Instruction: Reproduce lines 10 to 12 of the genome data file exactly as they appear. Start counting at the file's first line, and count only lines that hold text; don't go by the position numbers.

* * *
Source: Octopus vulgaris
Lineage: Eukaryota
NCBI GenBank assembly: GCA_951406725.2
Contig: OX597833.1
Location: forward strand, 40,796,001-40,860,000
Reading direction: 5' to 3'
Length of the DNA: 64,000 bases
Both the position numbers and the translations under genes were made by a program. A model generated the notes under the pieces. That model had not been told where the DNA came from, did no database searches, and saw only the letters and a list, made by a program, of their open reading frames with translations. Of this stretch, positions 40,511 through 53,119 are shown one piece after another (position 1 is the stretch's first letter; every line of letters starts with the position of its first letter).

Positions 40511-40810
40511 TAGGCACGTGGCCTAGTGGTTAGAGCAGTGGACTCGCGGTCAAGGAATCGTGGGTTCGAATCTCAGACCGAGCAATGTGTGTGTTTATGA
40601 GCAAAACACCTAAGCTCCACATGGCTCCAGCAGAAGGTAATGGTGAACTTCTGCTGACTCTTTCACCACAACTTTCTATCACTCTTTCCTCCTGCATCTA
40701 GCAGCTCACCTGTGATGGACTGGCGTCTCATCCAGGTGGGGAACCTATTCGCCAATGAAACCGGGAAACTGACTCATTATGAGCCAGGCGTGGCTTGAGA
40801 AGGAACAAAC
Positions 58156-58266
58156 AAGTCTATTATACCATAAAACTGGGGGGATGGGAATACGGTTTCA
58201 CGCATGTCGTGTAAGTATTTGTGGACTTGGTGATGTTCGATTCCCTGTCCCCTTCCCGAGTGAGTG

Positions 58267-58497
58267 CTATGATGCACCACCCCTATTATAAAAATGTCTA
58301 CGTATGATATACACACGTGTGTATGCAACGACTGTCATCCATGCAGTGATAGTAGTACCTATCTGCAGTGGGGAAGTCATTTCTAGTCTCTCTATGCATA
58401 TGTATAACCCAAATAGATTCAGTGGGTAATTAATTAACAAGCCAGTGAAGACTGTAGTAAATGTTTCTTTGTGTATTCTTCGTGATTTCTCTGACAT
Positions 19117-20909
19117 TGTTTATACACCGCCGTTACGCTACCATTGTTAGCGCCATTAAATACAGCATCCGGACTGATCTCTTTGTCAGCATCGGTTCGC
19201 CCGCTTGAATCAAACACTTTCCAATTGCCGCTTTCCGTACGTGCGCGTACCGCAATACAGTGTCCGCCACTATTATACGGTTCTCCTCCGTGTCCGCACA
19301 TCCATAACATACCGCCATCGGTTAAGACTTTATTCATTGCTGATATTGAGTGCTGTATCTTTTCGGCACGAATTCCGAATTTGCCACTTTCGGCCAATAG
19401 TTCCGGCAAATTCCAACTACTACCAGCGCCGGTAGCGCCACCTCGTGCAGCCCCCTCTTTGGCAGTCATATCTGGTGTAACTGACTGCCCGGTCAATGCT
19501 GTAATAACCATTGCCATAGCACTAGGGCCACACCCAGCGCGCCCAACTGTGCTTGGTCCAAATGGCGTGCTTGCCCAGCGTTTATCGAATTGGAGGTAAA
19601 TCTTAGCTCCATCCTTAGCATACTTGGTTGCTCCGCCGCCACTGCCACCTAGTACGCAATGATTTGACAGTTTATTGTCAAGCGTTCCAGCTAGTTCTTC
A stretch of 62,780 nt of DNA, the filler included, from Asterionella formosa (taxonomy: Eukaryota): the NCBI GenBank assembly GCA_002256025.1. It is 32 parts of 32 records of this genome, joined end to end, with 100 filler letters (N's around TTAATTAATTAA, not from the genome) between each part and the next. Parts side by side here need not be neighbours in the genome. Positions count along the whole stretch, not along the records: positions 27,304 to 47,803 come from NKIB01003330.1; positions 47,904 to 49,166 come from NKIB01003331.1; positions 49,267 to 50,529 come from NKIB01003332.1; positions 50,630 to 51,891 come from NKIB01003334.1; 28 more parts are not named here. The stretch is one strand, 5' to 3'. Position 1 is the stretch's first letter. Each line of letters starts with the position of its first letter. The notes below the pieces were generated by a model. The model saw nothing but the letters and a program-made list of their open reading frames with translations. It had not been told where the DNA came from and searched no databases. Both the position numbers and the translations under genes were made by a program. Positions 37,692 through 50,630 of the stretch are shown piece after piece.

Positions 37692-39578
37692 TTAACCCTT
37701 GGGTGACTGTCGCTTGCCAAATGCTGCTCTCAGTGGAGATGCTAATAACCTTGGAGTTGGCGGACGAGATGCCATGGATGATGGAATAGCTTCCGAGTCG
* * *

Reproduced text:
40511 TAGGCACGTGGCCTAGTGGTTAGAGCAGTGGACTCGCGGTCAAGGAATCGTGGGTTCGAATCTCAGACCGAGCAATGTGTGTGTTTATGA
40601 GCAAAACACCTAAGCTCCACATGGCTCCAGCAGAAGGTAATGGTGAACTTCTGCTGACTCTTTCACCACAACTTTCTATCACTCTTTCCTCCTGCATCTA
40701 GCAGCTCACCTGTGATGGACTGGCGTCTCATCCAGGTGGGGAACCTATTCGCCAATGAAACCGGGAAACTGACTCATTATGAGCCAGGCGTGGCTTGAGA